The study included patients taking either of two commonly used inhaled anticholinergic drugs, Spiriva and Atrovent, which are typically used in the treatment of chronic obstructive pulmonary disease (COPD). A provincial policy introduced in July 2007 provided reimbursement for Spiriva but restricted coverage to patients with specific lung function test results and with an inadequate response to Atrovent. The coverage policy reduced out-of-pocket drug costs paid by patients, but increased total health costs by an estimated CAD $10 million over two and a half years. More importantly, researchers found no evidence that increased use of Spiriva translated to fewer hospitalizations or physician office visits.
"This policy increased the use of Spiriva," said lead author Colin Dormuth. "But in our study we found no benefit to the rest of the health care system in terms of lower rates of hospitalization or visits to doctors. In fact, emergency hospitalizations appeared to increase slightly."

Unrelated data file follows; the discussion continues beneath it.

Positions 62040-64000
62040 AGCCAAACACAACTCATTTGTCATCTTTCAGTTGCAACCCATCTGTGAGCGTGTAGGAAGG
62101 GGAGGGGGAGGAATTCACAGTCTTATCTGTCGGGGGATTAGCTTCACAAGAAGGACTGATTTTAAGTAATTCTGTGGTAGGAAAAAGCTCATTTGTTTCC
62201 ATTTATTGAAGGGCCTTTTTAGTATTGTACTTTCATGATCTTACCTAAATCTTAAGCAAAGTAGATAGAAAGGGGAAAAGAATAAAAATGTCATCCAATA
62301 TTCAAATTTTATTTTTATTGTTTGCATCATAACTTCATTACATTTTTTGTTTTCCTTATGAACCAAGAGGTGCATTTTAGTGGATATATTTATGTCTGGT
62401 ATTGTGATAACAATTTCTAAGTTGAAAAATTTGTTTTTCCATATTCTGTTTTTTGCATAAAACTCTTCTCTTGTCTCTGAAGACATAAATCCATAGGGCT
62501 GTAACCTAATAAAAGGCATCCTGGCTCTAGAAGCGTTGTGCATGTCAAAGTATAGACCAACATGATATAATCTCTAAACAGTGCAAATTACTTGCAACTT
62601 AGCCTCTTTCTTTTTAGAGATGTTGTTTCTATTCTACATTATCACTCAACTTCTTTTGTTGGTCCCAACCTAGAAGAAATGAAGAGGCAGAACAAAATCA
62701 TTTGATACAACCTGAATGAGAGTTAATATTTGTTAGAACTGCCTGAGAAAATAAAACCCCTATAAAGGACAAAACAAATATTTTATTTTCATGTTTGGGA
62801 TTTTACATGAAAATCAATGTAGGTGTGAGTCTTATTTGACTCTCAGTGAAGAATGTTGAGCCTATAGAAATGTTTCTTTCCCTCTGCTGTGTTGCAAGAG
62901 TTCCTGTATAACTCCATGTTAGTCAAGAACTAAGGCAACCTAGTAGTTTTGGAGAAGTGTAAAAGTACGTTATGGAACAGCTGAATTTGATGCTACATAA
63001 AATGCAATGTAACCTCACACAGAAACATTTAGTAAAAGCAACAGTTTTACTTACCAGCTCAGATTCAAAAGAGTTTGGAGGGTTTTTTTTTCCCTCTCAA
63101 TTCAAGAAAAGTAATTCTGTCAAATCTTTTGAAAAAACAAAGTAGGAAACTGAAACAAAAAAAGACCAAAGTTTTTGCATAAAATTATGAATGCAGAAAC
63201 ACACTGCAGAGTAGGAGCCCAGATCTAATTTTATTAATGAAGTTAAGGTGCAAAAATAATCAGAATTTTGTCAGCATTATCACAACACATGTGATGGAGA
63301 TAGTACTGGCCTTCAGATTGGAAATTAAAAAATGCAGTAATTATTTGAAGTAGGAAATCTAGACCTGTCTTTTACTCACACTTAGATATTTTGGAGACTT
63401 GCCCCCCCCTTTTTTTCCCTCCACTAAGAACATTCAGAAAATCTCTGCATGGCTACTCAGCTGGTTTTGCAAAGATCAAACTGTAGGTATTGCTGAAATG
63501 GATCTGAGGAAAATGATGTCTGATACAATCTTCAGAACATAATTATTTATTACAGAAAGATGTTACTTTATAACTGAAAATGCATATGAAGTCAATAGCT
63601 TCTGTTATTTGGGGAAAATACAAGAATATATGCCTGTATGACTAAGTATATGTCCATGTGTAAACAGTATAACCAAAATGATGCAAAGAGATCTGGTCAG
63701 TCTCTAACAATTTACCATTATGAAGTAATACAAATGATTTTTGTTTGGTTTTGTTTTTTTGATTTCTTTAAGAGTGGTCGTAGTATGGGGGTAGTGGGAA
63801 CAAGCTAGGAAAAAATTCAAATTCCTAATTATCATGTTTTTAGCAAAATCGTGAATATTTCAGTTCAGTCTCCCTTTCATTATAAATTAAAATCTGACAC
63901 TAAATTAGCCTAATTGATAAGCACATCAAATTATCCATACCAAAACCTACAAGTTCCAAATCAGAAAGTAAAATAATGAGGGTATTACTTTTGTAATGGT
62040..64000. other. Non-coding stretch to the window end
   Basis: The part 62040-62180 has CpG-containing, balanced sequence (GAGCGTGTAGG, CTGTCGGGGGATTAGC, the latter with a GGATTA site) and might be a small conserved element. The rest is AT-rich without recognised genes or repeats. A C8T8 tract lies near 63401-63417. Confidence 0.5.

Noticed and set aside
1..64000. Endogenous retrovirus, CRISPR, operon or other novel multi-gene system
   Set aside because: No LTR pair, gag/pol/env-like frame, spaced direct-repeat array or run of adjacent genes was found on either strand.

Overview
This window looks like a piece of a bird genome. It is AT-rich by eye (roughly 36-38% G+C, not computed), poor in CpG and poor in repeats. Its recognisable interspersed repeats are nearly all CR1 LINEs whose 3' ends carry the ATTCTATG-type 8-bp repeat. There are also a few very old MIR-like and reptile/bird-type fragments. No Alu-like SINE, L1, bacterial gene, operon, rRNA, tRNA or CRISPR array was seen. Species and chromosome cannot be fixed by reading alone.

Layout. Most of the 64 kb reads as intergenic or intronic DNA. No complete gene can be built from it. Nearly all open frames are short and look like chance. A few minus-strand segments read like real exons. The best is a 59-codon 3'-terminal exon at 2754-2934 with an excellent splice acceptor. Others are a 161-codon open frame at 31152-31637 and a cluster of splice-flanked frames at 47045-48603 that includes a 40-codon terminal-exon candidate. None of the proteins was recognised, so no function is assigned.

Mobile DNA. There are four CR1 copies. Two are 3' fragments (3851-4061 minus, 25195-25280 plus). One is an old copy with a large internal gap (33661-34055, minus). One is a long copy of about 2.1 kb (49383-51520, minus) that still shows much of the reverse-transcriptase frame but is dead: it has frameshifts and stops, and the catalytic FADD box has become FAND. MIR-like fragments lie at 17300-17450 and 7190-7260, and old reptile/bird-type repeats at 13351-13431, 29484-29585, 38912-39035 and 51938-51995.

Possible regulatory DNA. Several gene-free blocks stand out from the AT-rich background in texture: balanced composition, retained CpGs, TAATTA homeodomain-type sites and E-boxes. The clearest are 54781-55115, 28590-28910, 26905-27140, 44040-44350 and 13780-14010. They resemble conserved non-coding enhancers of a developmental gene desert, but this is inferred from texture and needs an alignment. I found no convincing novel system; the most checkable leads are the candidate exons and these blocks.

The study authors emphasized that more research on the health outcomes of the two medications is needed to draw strong conclusions about health impacts. Cost increases stemmed from an estimated $1.5 million increase in medication costs and added hospital costs estimated at $8.5 million. At $95 per prescription in 2009, Spiriva was more expensive than Atrovent at $32.
After the policy to cover Spiriva for some patients started, hospitalizations increased by 776 emergency admissions for COPD and by 1,272 hospital admissions for any reason as compared to the expected admissions over a period of two and a half years.
The study found that total use of Spiriva and Atrovent remained about the same, but medication use shifted toward greater use of Spiriva. Use of Spiriva increased by 24 percent in the two and a half years after the reimbursement policy was introduced.
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